Chemistry for photographers

Paperback | May 22, 2012

byWilliam Ruthven Flint

not yet rated|write a review
This historic book may have numerous typos and missing text. Purchasers can download a free scanned copy of the original book (without typos) from the publisher. Not indexed. Not illustrated. 1920 Excerpt: ...ten to fifteen minutes and then treat them severally as follows. Take 50 cubic centimeters of water in a small tray, add a few drops of ammonium hydroxide, and put one of the plates into this solution. An immediate blackening of the bleached image will be noted. Dissolve 5 grams of sodium thiosulphate in 25 to 30 cubic centimeters of water, dilute to 50 and treat the second bleached plate with this solution. Here again will occur a darkening of the whitened portion. To blacken the third plate, use a regular developer solution. The three plates may now be well washed and dried, and the opacities of the unintensified parts compared. In explaining the chemical reactions which take place in this operation, we may first observe that there are two classes of mercury compounds representing two conditions of oxidation, namely, the mercuric salts, the higher condition, and the mercurous, the lower. Mercuric salts can be changed, by the action of reducing agents, to mercurous; and vice versa, the mercurous are oxidizable to mercuric compounds. Further, mercurous compounds are completely reducible to elementary mercury, and, when this reduction takes place from a solution of the mercury salt, the resulting mercury is in a very finely divided condition, and, since its absorption of all wave-lengths of light is very complete, its color is an intense black. Now, as we saw in the chapter on the photo-chemistry of silver salts, the silver of which the negative image consists is also in a fine state of division, and in this condition is a good reducing agent. Consequently, when mercuric chloride solution is applied to the negative, the silver reduces an equivalent amount of the mercuric chloride to mercurous chloride and is at the same time itself oxidized to silver chlorid...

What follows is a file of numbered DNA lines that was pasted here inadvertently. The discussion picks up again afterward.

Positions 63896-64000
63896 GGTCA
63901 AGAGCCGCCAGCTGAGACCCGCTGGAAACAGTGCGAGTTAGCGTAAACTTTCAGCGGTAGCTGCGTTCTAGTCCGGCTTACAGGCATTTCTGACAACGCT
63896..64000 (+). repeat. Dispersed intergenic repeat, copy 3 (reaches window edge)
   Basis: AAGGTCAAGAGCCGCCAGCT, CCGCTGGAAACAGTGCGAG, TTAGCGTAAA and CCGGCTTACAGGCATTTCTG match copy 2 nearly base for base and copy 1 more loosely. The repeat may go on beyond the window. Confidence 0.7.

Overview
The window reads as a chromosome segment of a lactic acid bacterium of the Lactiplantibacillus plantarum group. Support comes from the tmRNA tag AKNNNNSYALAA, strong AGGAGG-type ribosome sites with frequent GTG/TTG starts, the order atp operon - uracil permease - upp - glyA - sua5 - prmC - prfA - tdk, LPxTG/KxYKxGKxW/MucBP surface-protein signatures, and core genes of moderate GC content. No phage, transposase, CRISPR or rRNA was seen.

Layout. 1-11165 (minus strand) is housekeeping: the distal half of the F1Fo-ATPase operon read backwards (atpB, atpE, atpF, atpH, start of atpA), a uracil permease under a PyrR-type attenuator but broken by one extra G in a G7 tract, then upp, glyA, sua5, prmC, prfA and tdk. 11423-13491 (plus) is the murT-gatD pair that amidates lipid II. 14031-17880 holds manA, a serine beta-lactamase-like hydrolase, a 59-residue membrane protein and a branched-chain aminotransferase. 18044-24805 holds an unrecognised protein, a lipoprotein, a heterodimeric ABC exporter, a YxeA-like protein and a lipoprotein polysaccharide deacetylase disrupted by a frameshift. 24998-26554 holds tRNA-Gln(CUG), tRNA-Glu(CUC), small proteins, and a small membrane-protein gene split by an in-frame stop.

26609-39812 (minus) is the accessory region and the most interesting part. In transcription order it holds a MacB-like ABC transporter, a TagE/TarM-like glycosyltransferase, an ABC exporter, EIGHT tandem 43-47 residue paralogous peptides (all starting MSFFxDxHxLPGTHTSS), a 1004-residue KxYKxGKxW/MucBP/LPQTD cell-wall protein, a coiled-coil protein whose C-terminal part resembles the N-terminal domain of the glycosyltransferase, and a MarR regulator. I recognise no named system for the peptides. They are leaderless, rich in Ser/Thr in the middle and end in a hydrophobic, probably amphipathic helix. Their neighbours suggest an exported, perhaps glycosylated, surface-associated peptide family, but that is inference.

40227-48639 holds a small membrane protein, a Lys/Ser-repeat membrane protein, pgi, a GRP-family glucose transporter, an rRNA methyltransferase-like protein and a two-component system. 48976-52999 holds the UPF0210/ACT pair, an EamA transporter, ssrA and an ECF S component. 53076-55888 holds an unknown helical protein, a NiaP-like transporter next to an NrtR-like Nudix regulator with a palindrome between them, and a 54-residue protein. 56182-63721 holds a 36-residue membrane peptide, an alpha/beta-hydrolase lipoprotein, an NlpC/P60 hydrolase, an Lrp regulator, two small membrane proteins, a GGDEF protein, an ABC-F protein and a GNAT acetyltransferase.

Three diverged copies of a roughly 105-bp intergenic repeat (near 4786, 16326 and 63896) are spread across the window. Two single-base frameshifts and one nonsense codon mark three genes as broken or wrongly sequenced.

Pricing and Purchase Info

$27.95

On re-order online

From the Publisher

This historic book may have numerous typos and missing text. Purchasers can download a free scanned copy of the original book (without typos) from the publisher. Not indexed. Not illustrated. 1920 Excerpt: ...ten to fifteen minutes and then treat them severally as follows. Take 50 cubic centimeters of water in a small tray, add a few d...

Format:PaperbackDimensions:54 pages, 9.69 × 7.44 × 0.11 inPublished:May 22, 2012Publisher:General Books LLCLanguage:English

The following ISBNs are associated with this title:

ISBN - 10:0217458629

ISBN - 13:9780217458627

Look for similar items by category:

Customer Reviews of Chemistry for photographers

Reviews